Note that all of these programs only deal with unsecured debt – think credit card or personal loans (not loans directly tied to assets – like housing or car loans).

Here are some unsecured loans:

  • Credit card loans
  • Credit lines
  • Personal loans
  • Education loans
  • Renovation and furnishing loans

Debt Management Plan (DMP)

This scheme works with debtors to create a personal budget, so they can set aside cash every month to make regular debt repayments. A monthly installment plan is also drawn up and outlayed – so an end is in sight.

DMPs can also help negotiate with creditors to get favourable interest rates on outstanding loans.

Credit Counselling Singapore (CCS) is a non-profit organisation that provides DMPs for individuals with unsecured debts.

Eligibility for their programme is examined on a case-by-case basis. There is a one time fee of $30 for a counselling session. Purchase of a credit report is also required for assessment.

Public record

  • DMP status will not be on public record

Debt Consolidation Plan (DCP)

Under DCPs debtors can take a single loan to payoff the others unsecured debts, so they just focus on clearing one bill.

There are many banks in Singapore that offer this scheme to borrowers.

Note that DCPs are commercial products, so there are differing loan interest rates and processing fees from institution to institution.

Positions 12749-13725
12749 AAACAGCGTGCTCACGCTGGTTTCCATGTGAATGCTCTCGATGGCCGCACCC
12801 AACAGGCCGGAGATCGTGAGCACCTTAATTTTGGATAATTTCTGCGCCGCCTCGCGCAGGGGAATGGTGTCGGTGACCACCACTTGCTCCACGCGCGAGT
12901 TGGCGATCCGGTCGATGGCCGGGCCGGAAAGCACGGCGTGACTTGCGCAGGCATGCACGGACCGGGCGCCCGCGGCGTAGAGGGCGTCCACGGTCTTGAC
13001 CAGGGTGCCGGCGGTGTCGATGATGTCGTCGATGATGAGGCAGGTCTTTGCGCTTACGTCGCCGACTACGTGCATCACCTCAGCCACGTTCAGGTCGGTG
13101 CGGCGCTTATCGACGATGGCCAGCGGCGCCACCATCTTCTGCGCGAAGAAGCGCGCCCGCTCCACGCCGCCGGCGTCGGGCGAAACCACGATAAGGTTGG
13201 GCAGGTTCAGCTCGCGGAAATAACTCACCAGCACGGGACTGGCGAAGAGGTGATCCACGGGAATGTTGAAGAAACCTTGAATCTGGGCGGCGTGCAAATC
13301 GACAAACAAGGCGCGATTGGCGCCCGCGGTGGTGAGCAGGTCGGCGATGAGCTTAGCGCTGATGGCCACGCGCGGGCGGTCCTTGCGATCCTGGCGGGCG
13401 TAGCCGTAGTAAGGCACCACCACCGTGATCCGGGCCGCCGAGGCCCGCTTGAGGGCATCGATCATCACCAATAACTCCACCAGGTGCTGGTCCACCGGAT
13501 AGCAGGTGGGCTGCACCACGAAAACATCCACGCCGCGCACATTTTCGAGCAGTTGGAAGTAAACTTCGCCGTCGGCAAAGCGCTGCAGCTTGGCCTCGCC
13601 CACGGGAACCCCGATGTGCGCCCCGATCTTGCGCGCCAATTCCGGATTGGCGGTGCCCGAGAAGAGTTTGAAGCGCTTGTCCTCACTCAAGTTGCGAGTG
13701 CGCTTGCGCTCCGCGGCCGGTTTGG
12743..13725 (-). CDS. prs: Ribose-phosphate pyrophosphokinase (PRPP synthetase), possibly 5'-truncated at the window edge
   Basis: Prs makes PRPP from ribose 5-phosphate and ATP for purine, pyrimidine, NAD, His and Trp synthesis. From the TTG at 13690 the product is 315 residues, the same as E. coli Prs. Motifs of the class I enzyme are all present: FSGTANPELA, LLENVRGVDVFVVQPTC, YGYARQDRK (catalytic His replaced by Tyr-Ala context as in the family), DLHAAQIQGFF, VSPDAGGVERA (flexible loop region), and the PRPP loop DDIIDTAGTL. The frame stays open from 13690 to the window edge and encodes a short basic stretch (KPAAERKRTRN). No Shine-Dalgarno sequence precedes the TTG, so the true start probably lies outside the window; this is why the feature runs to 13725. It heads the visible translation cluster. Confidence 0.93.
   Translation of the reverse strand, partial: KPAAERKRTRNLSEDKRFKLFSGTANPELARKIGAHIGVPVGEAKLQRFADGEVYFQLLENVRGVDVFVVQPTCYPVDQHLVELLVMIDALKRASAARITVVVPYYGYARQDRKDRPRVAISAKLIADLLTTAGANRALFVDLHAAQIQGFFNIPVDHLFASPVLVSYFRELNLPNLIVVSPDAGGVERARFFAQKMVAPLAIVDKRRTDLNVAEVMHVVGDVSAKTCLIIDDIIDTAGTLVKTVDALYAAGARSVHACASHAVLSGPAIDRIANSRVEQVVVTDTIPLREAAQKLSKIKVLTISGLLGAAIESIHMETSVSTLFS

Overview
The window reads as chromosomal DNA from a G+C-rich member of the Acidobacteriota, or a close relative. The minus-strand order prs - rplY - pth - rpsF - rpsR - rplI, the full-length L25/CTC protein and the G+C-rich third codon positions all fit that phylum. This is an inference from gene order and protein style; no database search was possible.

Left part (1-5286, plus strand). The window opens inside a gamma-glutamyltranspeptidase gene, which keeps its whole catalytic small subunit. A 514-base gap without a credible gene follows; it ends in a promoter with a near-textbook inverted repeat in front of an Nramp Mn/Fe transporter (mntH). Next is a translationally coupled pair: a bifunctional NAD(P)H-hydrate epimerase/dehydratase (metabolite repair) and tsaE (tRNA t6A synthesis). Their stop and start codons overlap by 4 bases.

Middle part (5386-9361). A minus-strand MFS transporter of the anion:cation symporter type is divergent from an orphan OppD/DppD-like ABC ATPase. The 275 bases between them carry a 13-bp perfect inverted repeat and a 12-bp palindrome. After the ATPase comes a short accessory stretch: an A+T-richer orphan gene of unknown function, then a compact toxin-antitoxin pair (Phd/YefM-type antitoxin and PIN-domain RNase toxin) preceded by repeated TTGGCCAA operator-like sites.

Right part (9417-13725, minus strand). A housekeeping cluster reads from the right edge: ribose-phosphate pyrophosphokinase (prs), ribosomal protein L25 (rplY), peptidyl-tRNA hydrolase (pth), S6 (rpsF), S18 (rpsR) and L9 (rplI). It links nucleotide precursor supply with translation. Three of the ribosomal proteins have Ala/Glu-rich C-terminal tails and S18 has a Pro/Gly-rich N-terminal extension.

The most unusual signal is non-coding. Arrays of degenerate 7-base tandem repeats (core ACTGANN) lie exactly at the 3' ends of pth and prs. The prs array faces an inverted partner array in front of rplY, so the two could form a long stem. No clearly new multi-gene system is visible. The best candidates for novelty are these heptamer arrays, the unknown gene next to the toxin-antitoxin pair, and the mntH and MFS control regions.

The effective interest rates (EIR) offered by DCPs generally hover below 10%, so they can be lower cost than other forms of debt, such as credit card debt, typically around 20+%.

Ask for interest rates specific to your required sum (do not take advertised interest rates at face value). Seek a loan with the lowest interest rates and fees to quicken the repayment process.

Eligibility requirements

  • Singaporean Citizenship or PR required
  • Income: $20,000 to $120,000
  • Unsecured debt must exceed 12 times the borrower’s monthly income

Public record

  • DCP status will not be on public record

Debt Repayment Scheme (DRS)

For the worst case scenario of imminent bankruptcy proceedings in court, there’s the DRS as an alternative to declaring bankruptcy.

It is a program managed by the Ministry of Law. The court will assign an Official Assignee (OA), as a sort of mediator between debtors and their creditors.

OAs assist the debtor to build a repayment plan – lasting 5 year or less – to be proposed to creditors. However, full cooperation and transparency is required by the debtor. If uncooperative, the OA can remove the debtor from the scheme and bankruptcy proceedings will resume.

Eligibility requirements

  • When a bankruptcy application is made to the High Court
  • Debts do not exceed $100,000
  • Debtor has not been on the DRS program the last 5 years
  • Not a business owner

OA Fees

  • $300-350 annual management fee
  • $250 per meeting with creditors
  • 1.5% of the total amount collected

Public record

  • DRS status will be on public record

In the end no mountain is insurmountable – even one made out of debt. For borrowers who are beginning to find themselves in trouble, it is not the end. With every step in the right direction (and a whole lot of discipline and transparency), a debt-free life is possible.